What The Work Of The Church Is Not
by James Hahn
All who know and respect Bible teaching realize the work of the church is spiritual in nature and is done in view of the salvation of souls. However, many churches, including many identifying themselves as churches of Christ, have gotten caught up in the social gospel movement and are involving themselves in activities designed to satisfy and please the carnal desires of men rather than pleasingand glorifying God. In this article we wish to call attention to those things which are not authorized by God as the work of the church.
Political issues are not the work of the church. Even though there are issues such as abortion, homosexuality, etc. that we must oppose and teach against (as we would any other sins) we must recognize that it is not the work of the church to develop or carry out a political agenda. These same issues may be political issues for some, but as the people of God we deal with them the same way we deal with other sins, i.e., by teaching the word of God and seeking a change of heart in those who hear.
Secular education is not the work of the church. I am sure all agree that proper education of a secular nature is good and beneficial. However, it is not the work of the church to build, support or maintain schools or colleges to provide such education. This is the responsibility of the home rather than the church. Paul acknowledges that there are responsibilities to be fulfilled by individuals “and let not the church be charged” (1 Timothy 5:16). This could be applied to each of the things discussed in this article.
Social activities are not the work of the church. It is good for brethren to get together and enjoy one another’s association whenever possible. However, we need to remember the words of the apostle Paul as he addressed the problem of the Corinthians perverting the observance of the Lord’s supper. He said, “What? have ye not houses to eat and to drink in?” (1 Corinthians 11:22). It is not the work of the church to provide for social meals and gatherings. Several years ago I presented a lesson in which I made the point that the church should not be using “coffee and doughnuts” to entice people to attend. A relative of mine objected and said, “James, if it takes coffee and doughnuts to save souls then I think we should use coffee and doughnuts!” I think she was surprised when I answered, “I totally agree with you!” And I still agree with her statement. If it takes coffee and doughnuts to save souls then let’s buy all the coffee and doughnuts we can find. However, if we were to do that all we would have is a lot of people full of coffee and doughnuts. If we wish to save souls we must use that which will accomplish such. Paul said, “For I am not ashamed of the gospel of Christ: for it is the power of God unto salvation to every one that believeth” (Romans 1:16). Yes, the gospel of Christ is God’s power to save. To resort to gimmicks and carnal attractions is not only without authority but demonstrates a lack of faith in God and His will.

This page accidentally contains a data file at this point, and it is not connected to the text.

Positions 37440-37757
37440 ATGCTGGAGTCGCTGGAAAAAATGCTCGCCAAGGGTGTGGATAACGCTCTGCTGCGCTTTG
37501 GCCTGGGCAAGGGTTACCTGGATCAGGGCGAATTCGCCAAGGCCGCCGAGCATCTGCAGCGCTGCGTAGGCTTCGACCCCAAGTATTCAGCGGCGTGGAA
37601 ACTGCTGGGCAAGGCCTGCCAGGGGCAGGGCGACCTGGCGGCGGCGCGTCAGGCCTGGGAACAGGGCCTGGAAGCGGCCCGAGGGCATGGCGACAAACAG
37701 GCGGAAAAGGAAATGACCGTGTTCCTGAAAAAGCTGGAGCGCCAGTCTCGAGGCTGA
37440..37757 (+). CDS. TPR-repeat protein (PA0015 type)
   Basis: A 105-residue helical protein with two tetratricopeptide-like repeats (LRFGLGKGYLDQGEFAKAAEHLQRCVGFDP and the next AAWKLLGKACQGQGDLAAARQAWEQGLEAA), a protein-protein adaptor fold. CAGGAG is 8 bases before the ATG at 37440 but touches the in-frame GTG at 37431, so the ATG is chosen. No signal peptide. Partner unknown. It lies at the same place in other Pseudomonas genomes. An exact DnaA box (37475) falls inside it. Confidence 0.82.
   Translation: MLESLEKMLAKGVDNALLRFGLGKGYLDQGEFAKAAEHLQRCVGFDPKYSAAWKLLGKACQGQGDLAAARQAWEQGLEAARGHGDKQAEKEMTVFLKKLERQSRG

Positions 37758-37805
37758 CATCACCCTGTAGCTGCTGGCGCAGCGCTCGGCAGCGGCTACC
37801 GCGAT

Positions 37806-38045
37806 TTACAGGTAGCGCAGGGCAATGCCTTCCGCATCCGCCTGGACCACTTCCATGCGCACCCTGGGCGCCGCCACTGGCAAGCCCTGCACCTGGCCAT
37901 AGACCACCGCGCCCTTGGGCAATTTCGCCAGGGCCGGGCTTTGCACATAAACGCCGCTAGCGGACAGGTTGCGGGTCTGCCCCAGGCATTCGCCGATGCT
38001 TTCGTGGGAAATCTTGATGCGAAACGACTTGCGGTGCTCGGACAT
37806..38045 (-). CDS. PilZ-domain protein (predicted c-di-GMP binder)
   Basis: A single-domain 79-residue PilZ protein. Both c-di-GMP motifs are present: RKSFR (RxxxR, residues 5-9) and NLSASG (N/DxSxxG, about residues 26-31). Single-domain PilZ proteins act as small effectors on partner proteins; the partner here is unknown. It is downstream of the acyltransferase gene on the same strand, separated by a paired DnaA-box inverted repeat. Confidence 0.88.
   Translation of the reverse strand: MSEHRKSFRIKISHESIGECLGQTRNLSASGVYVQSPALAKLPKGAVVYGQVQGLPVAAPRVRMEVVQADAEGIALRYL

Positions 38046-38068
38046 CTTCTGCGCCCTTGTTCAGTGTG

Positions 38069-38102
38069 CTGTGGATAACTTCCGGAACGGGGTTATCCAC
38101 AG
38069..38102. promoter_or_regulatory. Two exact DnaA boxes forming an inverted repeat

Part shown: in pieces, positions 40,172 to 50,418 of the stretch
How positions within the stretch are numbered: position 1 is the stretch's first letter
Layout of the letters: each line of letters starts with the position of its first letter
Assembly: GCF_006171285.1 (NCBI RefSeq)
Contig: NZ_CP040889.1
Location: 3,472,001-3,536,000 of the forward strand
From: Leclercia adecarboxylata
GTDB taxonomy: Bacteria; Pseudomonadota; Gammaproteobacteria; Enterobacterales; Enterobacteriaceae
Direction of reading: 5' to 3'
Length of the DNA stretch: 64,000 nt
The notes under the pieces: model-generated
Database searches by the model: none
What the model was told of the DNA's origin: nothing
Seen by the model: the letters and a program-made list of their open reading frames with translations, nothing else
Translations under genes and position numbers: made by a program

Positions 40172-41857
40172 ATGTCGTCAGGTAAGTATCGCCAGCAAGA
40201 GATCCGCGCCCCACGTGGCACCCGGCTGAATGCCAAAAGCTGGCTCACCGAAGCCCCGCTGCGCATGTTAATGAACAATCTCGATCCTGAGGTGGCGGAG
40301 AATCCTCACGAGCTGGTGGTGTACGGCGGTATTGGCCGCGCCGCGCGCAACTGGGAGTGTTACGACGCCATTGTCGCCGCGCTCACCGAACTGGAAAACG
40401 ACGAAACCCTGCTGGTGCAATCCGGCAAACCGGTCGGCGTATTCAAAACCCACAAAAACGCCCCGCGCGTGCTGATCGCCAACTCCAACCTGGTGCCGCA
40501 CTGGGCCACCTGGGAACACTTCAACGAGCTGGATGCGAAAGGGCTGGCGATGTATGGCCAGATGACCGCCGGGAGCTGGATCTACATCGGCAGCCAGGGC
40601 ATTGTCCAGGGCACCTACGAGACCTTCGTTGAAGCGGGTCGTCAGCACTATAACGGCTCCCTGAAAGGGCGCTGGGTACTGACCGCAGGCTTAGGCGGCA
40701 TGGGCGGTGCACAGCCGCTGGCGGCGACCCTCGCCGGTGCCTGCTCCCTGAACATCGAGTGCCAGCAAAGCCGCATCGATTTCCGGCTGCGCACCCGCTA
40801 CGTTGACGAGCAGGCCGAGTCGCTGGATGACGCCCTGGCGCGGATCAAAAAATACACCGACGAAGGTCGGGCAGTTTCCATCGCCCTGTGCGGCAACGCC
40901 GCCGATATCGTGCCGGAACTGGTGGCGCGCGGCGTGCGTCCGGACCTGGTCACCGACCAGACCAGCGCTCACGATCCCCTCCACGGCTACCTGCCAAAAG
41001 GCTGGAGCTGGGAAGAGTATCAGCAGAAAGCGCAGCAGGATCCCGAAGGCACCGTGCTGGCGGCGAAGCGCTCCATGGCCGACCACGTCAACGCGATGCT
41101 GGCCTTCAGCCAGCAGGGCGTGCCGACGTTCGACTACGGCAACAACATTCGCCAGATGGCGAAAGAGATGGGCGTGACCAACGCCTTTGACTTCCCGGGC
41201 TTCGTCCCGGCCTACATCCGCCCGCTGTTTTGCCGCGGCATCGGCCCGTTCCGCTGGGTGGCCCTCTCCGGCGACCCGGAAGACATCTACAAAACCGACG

Recreation and entertainment are not the work of the church. Wholesome recreation and entertainment have their place but it is not the work of the church to provide such. This truth has been generally understood and accepted by brethren through the years however, in recent years it seems that many are more desirous of turning the church into a country club or health spa than letting “the church be the church.” As a result of this thinking we see churches sponsoring ball teams, building gymnasiums and sponsoring various forms of entertainment. I have received announcements of “clowns for Jesus,” magicians, puppeteers, body builders or singing groups all being used by churches to reach the masses. The one thing lacking in all these announcements is the scripture or scriptures that would authorize the church providing such. Paul tells us that God has provided all that is necessary “For the perfecting of the saints, for the work of the ministry, for the edifying of the body of Christ” (Ephesians 4:12). Note that all he lists in verse 11 have to do with the revelation and proclamation of God’s word. Note the parallel between Ephesians 4:11,12 and 2 Timothy 3:16,17.
The inspired scriptures are all we need. When Paul had warned the Ephesian elders of the dangers they would face after his departure he said, “And now, brethren, I commend you to God, and to the word of his grace, which is able to build you up, and to give you an inheritance among all them which are sanctified” (Acts 20:32). We, today, need to put our faith in God and His word and not in the schemes and gimmicks of men that appeal to the flesh.
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